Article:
Court Dances, Restrained Elegance

Korean court dances (chongjae) have an exceptionally long, uninterrupted performance tradition. Early literary sources tell us that two court dances were already being performed by a famous dancer during the period of the Kaya Kingdom (42–562 AD).

Many of the Korean court dances were adopted from the China of the Tang Dynasty during the United Silla Dynasty (668–935). Like the Korean Confucian ritual dances, the court dances also preserve forms of Chinese art, which have completely disappeared from their country of origin.

They provide extremely valuable information, not only in the context of China and Korea, but in the context of the whole of East Asia, since the Tang court was, to a great extent, the original source of many art forms, which spread as far as Japan. Dances formed an important element of the court festivities, such as the coronation ceremony, praying for longevity for the queen etc.

The golden age of Korean court dances was the Choson Dynasty (1392–1910). It was then that their present repertoire was formulated and over forty dances were composed. The custom was that boy dancers performed for the king out of doors, while young “geishas” or kisaeng girls performed for the queen at court.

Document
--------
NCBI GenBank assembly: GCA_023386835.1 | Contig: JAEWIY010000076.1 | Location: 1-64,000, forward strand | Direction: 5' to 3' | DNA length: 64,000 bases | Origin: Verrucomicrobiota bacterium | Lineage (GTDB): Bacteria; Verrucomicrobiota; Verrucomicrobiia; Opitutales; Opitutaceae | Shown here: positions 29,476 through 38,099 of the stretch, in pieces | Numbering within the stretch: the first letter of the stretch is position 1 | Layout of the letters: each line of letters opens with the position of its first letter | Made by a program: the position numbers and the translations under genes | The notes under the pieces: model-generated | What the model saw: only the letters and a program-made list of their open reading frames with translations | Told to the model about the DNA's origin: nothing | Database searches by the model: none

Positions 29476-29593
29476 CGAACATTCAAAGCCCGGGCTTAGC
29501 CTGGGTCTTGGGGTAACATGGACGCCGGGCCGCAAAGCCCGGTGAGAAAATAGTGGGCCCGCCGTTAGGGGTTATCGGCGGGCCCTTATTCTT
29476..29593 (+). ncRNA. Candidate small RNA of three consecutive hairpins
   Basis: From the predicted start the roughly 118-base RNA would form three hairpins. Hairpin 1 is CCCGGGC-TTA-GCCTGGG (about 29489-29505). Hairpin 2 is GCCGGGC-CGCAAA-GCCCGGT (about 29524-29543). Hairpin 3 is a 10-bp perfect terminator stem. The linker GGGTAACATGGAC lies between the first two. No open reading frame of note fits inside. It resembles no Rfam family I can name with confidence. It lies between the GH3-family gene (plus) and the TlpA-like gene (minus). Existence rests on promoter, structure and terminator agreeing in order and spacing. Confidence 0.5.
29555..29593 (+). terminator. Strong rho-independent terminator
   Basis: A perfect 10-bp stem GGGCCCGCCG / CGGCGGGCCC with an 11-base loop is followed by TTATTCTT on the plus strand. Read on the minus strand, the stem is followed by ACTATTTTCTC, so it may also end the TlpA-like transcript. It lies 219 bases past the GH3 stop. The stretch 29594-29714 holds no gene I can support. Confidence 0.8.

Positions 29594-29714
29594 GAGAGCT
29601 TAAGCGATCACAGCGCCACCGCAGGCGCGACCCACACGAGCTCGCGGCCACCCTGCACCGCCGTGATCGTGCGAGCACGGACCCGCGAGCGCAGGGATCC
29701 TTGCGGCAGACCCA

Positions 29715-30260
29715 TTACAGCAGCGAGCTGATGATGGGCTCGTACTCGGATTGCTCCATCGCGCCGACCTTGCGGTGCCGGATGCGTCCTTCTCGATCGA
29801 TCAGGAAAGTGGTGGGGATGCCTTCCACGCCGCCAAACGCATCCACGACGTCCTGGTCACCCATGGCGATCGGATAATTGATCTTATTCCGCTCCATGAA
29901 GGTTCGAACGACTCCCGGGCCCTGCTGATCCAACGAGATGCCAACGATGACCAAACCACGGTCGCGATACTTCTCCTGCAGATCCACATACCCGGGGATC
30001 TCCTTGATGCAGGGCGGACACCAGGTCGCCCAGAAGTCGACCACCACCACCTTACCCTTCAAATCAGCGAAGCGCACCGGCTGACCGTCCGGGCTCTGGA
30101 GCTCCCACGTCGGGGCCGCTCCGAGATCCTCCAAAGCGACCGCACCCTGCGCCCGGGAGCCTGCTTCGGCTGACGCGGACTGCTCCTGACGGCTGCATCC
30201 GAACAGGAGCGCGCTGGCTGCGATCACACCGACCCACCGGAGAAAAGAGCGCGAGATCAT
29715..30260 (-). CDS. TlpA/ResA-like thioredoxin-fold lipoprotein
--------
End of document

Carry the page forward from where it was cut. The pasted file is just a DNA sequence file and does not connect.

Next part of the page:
The Technique and Structure of the Court Dances

Like the Confucian ritual dances, the court dances, dictated by the strict court etiquette, are also extremely restrained in character. No facial expression is allowed, and the movements are limited to a few steps (three forwards and three backwards), lifting the feet, solemn turns, bows, and to elevated arm movements, while the handling of the long sleeves and/or limited props form an important element, as in other Korean dances.

The repertoire includes both solo and group dances. They follow a fixed pattern, which slightly varies depending on whether the dance is accompanied by secular music (tangkak), which originates from China, or by actual court music (hyangkak), which has also been inherited from China. The music was originally performed by a group of court musicians.

The leading dancers are called chungmu. The main dancers are called wonmu, while the supporting dancers and the honour guard are called hyonmu. The dances usually consist of four parts:

  1. the beginning,
  2. the connecting section,
  3. the main part, and
  4. the finale.

The Repertoire

The most popular of the solo dances is the Chunaengmu or the Dance of the Spring Nightingale. It was created by Crown Prince Hyomyeong during the Choson Dynasty in the early 19th century. Arm movements, which send the long sleeves flying in the air, dominate its sparse movements. The dance describes the song of a nightingale and its flight through the sky. The whole dance is performed on a small straw mat decorated with flower motifs.

Other dances include, among others, the Crane Dance (Hangmu), the Boating Dance (Sonyurak), Coming of the Phoenix (Pongnaeui). One of the many group dances performed at court is the Jinju Sword Dance, which was performed at court by women dancers dressed in military uniforms.